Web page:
Film Commentary

Impressions: Ti West’s House of the Devil

August 3, 2010
house of the devil

An incredible film review-and-essay by Hunter Stephenson on Ti West’s House of the Devil (2009):

“I don’t care whether the female characters in so many of the aughts’ horror films die or live or get naked while doing both. They’re too fake to die and too dumb to live.

The state of American horror and the presentation of females therein is funny because a lot of today’s non-amateur porn has the same freaking problem. There’s a reason why Brett Ratner loves Playboy: like a lot of the dudes at Platinum Dunes, his taste in pussy is as boring and airbrushed as his filmmaking.”

Hunter’s right.

And House of the Devil is certainly 2009’s best horror film, insofar as it at least goes toe-to-toe with Lars Von Trier’s Antichrist (for starkly different reasons, the latter being more of a psychosexual art house horror film).  The fear that is exorcised in House of the Devil, however, is a lot more basic (like a direct electrical socket to the subconscious).

It’s a shame, then, that the “best horror film of 2009” is, conceptually, an ersatz recreation and “best of” homage to the slasher/horror reels of the vintage ’70s and ’80s — a lineage of films that inherently defines its power (think Tobe Hooper, William Friedkin, John Carpenter [before he sucked], Wes Craven [before he sucked]).  This is as opposed to a progressive attempt at dethroning the Brett Ratner/Platinum Dunes paradigm that has (over the first decade of the aughts) metastasized across American horror cinema.  In that sense, Lars Von Trier’s Antichrist better succeeds as a progressive horror film that inadvertently deconstructs today’s glorified Goth industrial horror music videos (Resident Evil) and the unimaginative exploits of mainstream torture porn (Hostel, Saw).

House of the Devil, however, is deceptively kitschy.  It begins as a Reagan-era high school reunion of references, the stuff that American Apparel is made of.  The over-30s viewer is invited to sit back in his/her seat and reminisce over a bygone era of slasher films.  This is a comfortable chair to be in, of course, particularly for a horror veteran.

Someone get the popcorn.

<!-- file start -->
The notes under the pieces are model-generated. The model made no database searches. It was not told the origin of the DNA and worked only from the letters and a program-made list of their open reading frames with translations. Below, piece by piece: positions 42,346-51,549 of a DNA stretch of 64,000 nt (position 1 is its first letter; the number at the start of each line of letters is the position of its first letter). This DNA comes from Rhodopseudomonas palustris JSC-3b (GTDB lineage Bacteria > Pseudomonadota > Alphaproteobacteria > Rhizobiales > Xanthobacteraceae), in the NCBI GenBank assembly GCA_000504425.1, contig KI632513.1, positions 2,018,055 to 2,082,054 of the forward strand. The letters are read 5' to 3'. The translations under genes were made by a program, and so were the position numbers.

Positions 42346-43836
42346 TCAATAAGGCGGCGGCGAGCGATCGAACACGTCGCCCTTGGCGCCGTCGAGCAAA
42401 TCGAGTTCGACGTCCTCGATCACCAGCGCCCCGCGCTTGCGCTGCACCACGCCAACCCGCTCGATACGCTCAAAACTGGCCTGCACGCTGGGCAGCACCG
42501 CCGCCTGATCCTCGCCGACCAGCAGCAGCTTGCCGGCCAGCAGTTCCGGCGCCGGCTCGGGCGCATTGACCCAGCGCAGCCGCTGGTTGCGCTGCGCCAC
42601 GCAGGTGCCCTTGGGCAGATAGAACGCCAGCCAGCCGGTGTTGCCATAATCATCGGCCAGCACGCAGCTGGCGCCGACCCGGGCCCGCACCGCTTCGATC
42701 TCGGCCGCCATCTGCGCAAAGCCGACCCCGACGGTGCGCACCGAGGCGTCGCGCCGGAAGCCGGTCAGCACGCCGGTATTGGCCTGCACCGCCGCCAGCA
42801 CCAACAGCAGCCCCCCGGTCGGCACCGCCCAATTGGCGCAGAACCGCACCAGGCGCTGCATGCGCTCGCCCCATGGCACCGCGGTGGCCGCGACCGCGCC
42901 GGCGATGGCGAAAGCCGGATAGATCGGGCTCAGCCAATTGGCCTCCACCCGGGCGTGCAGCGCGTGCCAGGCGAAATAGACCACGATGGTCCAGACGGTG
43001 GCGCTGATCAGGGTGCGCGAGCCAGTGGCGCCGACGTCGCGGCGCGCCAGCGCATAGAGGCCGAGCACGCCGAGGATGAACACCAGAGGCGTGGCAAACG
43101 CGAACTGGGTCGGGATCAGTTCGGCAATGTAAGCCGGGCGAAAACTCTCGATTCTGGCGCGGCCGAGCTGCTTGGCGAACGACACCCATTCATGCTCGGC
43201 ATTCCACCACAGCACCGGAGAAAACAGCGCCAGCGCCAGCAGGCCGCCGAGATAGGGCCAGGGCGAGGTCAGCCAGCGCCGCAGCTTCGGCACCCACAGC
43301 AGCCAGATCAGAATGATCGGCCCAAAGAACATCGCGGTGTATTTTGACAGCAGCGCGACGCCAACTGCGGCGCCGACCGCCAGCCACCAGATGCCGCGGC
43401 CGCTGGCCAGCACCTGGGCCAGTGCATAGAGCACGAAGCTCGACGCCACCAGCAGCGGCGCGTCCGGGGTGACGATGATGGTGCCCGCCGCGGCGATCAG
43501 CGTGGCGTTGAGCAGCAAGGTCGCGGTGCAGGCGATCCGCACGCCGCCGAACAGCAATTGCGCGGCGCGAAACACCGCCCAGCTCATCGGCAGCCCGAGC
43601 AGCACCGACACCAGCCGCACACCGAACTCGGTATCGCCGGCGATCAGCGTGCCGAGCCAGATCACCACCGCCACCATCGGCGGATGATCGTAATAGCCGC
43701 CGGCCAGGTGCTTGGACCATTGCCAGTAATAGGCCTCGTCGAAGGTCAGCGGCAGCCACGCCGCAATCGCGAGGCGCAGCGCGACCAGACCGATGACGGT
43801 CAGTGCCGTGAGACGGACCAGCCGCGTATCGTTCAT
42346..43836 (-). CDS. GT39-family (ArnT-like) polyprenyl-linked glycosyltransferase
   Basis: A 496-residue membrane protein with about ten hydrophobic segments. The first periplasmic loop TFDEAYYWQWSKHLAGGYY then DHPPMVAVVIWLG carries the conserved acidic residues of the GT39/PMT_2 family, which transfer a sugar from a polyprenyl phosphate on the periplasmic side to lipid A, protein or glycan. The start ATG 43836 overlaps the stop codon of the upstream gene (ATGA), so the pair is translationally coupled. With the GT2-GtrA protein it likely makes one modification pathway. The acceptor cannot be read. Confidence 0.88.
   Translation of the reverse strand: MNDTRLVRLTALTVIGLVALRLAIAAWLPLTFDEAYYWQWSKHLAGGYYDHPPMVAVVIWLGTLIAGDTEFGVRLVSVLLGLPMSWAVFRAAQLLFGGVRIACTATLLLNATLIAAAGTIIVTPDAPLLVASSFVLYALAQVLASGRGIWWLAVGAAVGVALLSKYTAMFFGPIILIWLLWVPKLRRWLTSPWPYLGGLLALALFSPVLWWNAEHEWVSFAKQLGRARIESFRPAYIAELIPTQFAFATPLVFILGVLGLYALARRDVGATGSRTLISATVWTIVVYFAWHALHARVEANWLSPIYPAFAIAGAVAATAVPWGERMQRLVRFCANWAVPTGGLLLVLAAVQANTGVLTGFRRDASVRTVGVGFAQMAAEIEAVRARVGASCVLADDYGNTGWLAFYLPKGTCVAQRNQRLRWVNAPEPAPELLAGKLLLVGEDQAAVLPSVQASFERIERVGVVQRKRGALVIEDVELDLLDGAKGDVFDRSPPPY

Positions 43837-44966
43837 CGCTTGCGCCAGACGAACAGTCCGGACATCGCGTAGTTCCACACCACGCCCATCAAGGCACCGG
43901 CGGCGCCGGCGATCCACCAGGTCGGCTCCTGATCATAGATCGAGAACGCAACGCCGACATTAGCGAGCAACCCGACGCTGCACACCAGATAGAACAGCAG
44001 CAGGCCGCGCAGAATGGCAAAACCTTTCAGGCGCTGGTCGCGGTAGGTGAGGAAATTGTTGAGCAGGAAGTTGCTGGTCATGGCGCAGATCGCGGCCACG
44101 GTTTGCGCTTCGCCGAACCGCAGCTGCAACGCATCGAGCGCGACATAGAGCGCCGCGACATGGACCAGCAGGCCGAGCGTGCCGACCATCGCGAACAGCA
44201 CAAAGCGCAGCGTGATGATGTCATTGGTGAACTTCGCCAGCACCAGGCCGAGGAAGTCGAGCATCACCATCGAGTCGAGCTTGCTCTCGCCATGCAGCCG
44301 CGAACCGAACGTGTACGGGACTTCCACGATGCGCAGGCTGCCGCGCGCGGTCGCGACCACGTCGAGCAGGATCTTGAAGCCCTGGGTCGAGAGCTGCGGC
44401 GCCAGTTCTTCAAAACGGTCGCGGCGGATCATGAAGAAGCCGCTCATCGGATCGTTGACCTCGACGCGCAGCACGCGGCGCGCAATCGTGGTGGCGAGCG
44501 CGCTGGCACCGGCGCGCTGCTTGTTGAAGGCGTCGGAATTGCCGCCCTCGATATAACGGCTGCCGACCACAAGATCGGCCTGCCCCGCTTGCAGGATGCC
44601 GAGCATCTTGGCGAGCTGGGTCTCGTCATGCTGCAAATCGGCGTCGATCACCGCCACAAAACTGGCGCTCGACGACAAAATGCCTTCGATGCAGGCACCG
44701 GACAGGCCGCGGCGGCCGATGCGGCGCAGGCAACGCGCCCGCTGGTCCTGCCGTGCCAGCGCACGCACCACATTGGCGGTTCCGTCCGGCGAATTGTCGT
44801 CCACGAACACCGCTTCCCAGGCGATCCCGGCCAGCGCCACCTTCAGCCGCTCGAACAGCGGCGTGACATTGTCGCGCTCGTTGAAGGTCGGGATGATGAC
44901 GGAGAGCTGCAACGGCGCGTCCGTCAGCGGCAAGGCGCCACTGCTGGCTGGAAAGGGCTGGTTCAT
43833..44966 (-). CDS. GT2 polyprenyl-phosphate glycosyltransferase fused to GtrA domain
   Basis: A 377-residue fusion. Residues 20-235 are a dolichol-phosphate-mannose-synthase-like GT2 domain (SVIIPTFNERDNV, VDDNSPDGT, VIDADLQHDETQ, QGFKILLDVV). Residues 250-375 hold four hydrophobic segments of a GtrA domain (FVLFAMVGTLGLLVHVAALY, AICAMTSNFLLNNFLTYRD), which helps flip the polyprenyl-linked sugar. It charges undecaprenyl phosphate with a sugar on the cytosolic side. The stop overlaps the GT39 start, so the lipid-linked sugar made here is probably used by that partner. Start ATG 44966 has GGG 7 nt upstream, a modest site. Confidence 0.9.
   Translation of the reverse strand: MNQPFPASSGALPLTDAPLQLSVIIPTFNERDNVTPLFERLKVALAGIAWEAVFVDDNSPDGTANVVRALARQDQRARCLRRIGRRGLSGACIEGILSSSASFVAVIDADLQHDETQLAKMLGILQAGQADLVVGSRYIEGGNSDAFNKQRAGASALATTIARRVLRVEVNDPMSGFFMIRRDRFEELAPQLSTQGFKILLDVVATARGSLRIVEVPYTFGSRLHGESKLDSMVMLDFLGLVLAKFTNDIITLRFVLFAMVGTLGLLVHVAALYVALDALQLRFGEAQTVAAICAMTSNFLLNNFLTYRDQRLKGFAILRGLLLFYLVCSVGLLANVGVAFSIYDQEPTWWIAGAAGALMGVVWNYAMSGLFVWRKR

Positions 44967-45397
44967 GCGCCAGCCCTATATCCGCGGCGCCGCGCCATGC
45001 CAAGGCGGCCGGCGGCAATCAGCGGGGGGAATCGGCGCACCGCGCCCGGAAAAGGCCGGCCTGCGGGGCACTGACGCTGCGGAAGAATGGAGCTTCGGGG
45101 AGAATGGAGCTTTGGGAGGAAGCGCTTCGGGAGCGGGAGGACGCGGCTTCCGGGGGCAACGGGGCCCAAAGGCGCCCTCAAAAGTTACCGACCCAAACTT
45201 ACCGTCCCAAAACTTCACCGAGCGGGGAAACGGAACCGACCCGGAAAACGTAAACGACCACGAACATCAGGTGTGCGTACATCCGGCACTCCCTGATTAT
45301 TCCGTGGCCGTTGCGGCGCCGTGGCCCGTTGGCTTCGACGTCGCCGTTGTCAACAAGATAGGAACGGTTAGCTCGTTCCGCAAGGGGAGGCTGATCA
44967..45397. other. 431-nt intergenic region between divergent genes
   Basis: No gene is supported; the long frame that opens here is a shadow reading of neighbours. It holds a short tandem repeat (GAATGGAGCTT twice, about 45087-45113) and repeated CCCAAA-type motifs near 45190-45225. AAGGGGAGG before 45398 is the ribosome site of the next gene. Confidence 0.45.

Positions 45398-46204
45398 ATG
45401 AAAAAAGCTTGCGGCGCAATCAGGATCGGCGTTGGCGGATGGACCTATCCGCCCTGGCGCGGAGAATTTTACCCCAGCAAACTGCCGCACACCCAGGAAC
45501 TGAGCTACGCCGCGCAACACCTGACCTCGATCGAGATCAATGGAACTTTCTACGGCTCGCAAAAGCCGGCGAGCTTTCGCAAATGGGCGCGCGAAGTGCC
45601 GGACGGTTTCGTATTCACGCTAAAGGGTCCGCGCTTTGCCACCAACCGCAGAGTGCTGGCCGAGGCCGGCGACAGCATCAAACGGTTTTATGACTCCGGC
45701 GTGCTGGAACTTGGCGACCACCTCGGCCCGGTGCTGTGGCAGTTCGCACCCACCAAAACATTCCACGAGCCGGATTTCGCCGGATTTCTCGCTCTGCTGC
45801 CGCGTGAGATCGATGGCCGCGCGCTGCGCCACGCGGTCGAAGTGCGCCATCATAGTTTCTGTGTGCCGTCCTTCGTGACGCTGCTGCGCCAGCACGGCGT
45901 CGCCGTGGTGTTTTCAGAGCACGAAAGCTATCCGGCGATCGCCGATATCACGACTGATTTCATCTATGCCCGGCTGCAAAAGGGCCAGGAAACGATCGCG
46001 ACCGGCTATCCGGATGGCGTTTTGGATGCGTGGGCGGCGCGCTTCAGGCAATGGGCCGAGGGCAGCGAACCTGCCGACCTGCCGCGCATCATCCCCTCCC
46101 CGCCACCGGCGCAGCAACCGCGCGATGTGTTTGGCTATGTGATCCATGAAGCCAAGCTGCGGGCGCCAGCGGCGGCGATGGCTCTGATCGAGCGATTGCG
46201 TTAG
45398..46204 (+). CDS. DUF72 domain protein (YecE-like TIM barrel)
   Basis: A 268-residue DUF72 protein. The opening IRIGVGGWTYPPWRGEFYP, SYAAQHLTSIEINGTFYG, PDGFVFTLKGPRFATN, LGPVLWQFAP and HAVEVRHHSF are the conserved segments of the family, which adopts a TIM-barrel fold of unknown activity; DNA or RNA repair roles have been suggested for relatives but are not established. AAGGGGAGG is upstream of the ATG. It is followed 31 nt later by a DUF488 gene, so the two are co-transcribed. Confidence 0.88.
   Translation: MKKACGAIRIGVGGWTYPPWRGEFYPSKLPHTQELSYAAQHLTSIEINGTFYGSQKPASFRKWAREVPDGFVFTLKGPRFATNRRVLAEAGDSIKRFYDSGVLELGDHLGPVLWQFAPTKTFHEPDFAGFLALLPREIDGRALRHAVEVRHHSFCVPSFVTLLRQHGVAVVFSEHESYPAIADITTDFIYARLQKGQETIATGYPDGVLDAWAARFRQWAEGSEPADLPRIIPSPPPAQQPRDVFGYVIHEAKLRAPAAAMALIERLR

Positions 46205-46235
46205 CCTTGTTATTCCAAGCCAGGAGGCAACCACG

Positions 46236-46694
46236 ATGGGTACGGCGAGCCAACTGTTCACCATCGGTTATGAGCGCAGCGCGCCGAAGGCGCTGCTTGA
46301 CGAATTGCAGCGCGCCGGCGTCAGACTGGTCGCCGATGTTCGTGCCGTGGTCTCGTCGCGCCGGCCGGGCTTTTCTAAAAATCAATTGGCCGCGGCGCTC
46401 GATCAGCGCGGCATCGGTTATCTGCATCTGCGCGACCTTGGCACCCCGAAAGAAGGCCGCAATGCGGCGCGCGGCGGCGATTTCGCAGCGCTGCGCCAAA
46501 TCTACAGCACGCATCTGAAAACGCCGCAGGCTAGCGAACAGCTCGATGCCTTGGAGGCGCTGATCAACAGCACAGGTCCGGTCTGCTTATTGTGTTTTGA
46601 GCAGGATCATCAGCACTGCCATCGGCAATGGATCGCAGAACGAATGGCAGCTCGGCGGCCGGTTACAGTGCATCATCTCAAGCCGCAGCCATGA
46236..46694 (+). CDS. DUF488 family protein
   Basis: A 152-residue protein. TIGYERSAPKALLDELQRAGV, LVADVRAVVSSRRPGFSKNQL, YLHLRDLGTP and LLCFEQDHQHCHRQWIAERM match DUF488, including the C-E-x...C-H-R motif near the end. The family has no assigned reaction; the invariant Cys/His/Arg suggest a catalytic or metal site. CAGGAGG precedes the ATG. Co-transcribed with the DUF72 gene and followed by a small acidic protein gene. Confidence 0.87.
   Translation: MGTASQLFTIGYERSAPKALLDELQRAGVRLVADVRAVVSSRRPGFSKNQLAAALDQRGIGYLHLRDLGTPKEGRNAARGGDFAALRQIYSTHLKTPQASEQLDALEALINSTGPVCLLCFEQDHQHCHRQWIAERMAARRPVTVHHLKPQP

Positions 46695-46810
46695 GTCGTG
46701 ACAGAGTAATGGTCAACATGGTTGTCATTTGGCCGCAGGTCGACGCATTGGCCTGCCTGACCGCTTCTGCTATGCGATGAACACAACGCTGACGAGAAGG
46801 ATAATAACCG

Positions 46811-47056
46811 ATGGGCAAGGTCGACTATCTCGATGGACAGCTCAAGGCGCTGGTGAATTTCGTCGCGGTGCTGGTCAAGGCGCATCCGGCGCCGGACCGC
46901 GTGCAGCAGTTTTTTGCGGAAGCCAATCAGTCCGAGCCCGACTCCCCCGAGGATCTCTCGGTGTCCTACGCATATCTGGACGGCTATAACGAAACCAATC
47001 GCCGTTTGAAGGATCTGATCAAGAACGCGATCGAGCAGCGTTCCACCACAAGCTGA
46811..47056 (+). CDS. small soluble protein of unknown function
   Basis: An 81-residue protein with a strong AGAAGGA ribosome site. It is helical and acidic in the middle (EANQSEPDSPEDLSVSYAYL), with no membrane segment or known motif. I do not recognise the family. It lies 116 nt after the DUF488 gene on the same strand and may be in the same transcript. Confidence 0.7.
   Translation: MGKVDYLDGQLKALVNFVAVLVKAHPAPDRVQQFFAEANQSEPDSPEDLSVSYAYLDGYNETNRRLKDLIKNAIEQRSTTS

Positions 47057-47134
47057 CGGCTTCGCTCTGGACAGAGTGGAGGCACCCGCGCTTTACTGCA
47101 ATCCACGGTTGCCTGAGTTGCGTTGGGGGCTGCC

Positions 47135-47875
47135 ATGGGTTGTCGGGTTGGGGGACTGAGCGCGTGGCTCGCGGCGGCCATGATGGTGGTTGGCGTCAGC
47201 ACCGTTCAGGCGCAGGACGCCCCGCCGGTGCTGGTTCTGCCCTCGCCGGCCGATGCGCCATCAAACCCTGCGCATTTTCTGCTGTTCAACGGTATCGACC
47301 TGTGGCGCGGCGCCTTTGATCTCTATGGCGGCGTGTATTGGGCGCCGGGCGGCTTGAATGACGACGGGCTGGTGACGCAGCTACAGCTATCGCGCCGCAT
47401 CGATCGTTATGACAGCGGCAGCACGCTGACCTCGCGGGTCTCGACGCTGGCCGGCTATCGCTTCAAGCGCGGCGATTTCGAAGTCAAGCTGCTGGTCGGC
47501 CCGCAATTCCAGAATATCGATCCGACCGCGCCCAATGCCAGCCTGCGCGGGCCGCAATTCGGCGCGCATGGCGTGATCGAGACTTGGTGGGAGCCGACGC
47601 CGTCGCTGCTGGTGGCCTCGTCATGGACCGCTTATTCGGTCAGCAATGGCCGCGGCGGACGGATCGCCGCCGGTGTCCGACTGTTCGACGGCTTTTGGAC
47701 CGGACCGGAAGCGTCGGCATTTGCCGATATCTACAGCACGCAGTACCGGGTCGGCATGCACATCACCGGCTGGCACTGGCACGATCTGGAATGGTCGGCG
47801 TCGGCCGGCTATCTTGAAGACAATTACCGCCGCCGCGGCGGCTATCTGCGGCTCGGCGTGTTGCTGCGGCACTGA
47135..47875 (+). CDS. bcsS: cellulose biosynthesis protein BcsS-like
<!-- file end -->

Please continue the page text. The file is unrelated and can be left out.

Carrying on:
Then, without caveat or seam, the picture incrementally devolves into an excruciating chimera of the menace that once tattooed the psyches of audiences that first espied Kubrick’s The Shining or Tobe Hooper’s The Texas Chainsaw Massacre. It helps that the female lead in House of the Devil is svelte, ordinary and intelligent (therefore familiar) rather than voluptuous, naïve and dumb (therefore uninteresting).  I am vaguely reminded of Cécil De France’s performance in High Tension (released in 2004), a slasher film with a powerful female lead (a la Aliens-era Sigourney Weaver) that was enormously underrated.

It’s very simple, you see.  If the viewer can relate to the protagonist, then he or she will care about said protagonist’s livelihood near the end of the movie.

Yes, that lesson is grade school simple, but it’s something that Hollywood rarely understands.

HoTD also seems to actively explore another deep-seated taboo in Americana: Satanism and the Occult.  Ti West deftly designed the film as a part-time narrative study on the Satanic Panic that caromed through the media between the 1980s and the late 1990s, when claims and accounts of Satanic Ritual Abuse (SRA) were largely exacerbated and exorbitantly discredited.

But this is where Ti gets smart.

Throughout his film, he demonstrates the question:  Does that mean that none of these alleged incidents ever happened?

HoTD exists somewhere between the truth and the myth of SRA, and that’s partly why this film succeeds.

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